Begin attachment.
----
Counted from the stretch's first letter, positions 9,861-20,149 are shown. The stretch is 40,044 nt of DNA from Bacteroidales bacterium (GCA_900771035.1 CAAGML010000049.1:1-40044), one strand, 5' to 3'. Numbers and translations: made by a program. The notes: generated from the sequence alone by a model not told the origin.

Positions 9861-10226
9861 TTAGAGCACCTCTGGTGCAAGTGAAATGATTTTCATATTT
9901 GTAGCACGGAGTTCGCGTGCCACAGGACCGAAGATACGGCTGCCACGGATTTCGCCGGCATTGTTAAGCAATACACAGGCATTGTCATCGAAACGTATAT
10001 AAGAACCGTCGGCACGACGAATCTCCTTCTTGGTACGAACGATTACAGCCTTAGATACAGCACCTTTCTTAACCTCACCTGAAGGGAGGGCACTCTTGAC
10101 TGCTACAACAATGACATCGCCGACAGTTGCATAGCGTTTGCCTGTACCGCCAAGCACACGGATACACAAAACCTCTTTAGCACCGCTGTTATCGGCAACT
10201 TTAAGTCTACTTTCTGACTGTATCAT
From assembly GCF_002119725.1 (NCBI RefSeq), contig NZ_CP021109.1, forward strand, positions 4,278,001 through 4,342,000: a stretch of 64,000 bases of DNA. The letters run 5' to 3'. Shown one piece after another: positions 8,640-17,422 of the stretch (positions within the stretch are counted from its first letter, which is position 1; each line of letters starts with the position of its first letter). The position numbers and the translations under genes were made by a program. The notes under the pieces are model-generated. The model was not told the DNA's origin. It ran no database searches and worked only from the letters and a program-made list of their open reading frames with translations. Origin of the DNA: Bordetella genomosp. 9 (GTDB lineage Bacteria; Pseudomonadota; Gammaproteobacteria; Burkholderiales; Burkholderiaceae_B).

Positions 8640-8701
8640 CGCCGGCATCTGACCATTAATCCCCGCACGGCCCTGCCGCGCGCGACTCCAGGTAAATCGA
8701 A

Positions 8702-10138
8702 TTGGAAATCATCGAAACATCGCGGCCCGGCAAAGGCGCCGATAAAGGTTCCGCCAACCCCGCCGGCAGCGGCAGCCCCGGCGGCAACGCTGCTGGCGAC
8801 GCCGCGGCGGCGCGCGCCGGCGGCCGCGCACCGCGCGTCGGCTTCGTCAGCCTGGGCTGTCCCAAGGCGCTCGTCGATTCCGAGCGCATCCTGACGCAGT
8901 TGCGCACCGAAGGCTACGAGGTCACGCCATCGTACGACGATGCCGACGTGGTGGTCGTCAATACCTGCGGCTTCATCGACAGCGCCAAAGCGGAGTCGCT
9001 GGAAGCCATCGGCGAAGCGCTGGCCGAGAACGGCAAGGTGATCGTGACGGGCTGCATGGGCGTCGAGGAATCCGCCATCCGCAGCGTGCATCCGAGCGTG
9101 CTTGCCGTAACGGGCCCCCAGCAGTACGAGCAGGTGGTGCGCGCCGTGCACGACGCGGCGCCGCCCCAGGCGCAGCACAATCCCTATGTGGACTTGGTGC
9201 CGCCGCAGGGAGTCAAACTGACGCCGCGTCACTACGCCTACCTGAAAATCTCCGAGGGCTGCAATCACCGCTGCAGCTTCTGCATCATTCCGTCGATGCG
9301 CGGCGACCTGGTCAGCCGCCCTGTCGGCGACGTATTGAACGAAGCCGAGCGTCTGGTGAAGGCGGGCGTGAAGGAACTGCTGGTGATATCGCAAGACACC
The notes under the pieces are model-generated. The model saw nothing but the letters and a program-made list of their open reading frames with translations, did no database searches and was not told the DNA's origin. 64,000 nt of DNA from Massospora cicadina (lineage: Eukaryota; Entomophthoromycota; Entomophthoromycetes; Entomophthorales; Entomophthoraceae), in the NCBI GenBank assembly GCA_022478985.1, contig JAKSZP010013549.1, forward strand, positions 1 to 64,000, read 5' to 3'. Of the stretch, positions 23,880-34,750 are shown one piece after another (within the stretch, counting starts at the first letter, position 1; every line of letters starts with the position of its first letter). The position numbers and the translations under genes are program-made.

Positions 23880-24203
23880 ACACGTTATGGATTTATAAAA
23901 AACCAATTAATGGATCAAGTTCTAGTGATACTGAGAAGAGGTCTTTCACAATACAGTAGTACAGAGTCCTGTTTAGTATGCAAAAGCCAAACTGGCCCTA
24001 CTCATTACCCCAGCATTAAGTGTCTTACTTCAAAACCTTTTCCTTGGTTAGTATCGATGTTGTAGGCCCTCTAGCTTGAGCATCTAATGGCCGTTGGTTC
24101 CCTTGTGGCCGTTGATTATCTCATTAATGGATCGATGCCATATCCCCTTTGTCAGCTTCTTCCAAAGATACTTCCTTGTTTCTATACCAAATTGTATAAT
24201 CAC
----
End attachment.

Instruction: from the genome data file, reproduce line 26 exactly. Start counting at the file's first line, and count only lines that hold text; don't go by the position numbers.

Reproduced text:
24201 CAC